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May 25, 2003

Noise a beautiful thing

From: Battle Creek Enquirer, MI - May 25, 2003

By Jeri Allen
For the Enquirer

Christine Warner has lived in a silent world for the past couple of years.

She says it can be a scary place, not hearing an approaching car or the cries of a hurt grandchild in her care.

So the fact that the lifelong Battle Creek resident has made medical history is secondary in her book to the fact that she can hear words of love from her family again.

Warner was the first patient at the University of Michigan hospital to hear again after receiving an electronic device called an auditory brainstem implant.

The problems began in early 1988 when Warner first noticed some loss of hearing in her right ear, along with headaches and dizziness. After seeing a local doctor, she was referred to the neurospecialists at the U-M hospital in Ann Arbor.

She was diagnosed with neurofibromatosis type II, which caused tumors to form along her auditory nerve. Surgery was performed to remove a tumor, causing deafness in her right ear.

She got the devastating news that tumors were forming along the auditory nerves on her left side in 1992.

After several surgeries to reduce the tumor on the left side, Warner eventually was rendered completely deaf. Her second grandchild had just been born, and Warner knew she would never be able to hear that child's voice. She deeply missed hearing the sounds of her husband's voice, and other loved ones. Not hearing music also affected her deeply.

Considering other options, Warner's medical specialist, Dr. Alex Arts, recommended her as a candidate for an auditory brainstem implant.

The surgery had been performed by neurosurgeon Dr. William Hitselberger in Los Angeles since 1979 as a way for deaf people to hear via electrical impulses transmitted to a receiver placed on their brainstem.

Having been through so much already, and facing a long trip to the surgeon, Warner didn't feel up to the challenge. But in August 2002, the U-M arranged for Hitselberger to come to Ann Arbor and perform the surgery in Michigan for the first time.

After a 16-hour surgery to implant an electrical device at the base of her brainstem, Warner came back home to recuperate, heal and wait for the day she would go back to Ann Arbor to have the device activated.

When the big day finally came, Warner was in for another huge disappointment -- the activation failed and she still was completely deaf. Experts believed that the precision-placed device had shifted during the healing process and now wasn't able to stimulate the brainstem properly.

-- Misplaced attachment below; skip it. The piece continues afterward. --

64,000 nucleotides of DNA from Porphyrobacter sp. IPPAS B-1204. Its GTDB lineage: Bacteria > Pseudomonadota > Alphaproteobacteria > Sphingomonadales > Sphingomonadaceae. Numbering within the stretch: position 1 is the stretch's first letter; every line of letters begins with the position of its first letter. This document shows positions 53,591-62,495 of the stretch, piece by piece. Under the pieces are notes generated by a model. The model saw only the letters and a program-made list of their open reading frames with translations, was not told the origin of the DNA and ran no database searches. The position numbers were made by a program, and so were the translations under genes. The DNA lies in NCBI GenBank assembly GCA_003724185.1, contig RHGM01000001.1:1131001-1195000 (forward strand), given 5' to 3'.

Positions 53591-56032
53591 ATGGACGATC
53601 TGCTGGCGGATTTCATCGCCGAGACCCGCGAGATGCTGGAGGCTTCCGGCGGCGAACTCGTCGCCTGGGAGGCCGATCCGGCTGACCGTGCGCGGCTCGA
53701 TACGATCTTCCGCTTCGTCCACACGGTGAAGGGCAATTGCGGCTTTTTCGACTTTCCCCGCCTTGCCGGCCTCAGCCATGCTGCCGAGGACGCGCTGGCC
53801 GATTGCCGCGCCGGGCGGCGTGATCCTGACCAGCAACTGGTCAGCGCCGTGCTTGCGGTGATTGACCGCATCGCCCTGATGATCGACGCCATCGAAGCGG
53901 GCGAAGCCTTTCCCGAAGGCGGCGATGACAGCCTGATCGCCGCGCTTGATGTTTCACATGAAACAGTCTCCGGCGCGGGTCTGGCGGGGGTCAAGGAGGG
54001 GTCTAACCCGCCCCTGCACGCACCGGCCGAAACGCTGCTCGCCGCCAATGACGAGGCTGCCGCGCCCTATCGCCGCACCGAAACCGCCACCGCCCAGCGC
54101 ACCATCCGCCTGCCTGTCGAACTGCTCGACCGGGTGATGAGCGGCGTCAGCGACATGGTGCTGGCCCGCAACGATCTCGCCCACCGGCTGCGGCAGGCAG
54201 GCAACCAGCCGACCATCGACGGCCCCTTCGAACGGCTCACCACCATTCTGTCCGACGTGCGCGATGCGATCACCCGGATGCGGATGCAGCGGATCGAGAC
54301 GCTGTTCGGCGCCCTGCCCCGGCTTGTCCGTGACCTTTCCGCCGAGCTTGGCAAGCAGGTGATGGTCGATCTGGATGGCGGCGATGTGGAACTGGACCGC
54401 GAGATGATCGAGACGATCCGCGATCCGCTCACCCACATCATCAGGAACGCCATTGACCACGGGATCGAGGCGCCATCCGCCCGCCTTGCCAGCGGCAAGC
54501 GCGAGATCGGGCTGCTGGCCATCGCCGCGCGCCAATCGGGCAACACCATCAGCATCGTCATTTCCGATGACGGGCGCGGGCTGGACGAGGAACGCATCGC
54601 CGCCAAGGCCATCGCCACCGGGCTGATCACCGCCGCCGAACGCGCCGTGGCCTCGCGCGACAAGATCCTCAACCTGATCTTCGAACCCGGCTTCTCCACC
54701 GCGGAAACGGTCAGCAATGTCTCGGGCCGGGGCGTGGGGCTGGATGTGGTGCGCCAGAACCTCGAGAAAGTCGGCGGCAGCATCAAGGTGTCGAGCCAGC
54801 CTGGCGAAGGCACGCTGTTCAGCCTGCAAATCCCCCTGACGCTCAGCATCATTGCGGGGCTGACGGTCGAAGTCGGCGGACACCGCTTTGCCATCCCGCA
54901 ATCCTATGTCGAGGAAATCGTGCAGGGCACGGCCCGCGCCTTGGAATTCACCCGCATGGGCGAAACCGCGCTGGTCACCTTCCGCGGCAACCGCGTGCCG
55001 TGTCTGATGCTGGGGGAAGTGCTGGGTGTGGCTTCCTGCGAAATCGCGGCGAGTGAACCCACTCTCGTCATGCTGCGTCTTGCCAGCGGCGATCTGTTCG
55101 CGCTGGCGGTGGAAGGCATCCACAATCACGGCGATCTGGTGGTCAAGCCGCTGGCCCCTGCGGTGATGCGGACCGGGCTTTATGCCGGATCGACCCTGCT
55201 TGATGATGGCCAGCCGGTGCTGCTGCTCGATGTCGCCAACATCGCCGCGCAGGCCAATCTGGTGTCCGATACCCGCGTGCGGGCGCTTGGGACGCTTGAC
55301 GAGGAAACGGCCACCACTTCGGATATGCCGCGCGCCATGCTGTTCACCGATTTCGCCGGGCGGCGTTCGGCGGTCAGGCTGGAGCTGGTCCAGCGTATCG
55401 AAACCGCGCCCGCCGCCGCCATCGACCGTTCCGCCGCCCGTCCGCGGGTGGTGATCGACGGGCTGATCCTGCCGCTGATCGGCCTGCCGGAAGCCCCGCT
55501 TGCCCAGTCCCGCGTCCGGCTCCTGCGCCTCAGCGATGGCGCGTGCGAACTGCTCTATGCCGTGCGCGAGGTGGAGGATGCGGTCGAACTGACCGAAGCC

The two choices left were to let the medical team go back in and reposition the implant, or let it go and remain in a completely silent world. Warner felt she had been though enough surgeries and just wanted to be left alone. She could communicate by sign language and was adept at reading lips.

That's when the love of her husband, children and grandchildren took her the rest of the way.

She agreed to another surgery for the sake of her family, and on Jan. 22, the implant was repositioned. After that second healing period and a long, discouraging activation process, Warner was sure she never would hear again. The audiologist was near the end of the testing for activation when a noise finally came through to Warner that resembled a Volkswagen horn honking.

"I think I just heard something," she told the technician. "Do it again."

It was an emotional time for Warner and her husband. Even the medical team was overjoyed. This was the very first time anyone had undergone repositioning of the ABI device with positive results.

There still is much work for Warner.

Unfortunately, even with the implant, she cannot hear the way most of us do. She's been told that consistent usage of the device over years will help her become accustomed to the way things sound now.

She still relies on lip reading to communicate with others, and the implant helps her to understand more quickly.

She has noticed the way ordinary noises such as water from the faucet, the phone ringing or a spoon falling on the floor sound different now from what she remembers.

More importantly, she has heard her 14-month-old granddaughter call her "momma," and delights in the fact that her 16-year-old son, Michael, recently said "I love you, Mom" and she was able to hear him.

"It's exciting. I grieved over not hearing my husband and the voices of the people I love; now I've got that back. It's going to keep getting better. I'll have more freedom in my life and feel better about going out by myself. I've got good things coming."

Jeri Allen of Battle Creek is the wife of Enquirer photographer Doug Allen.

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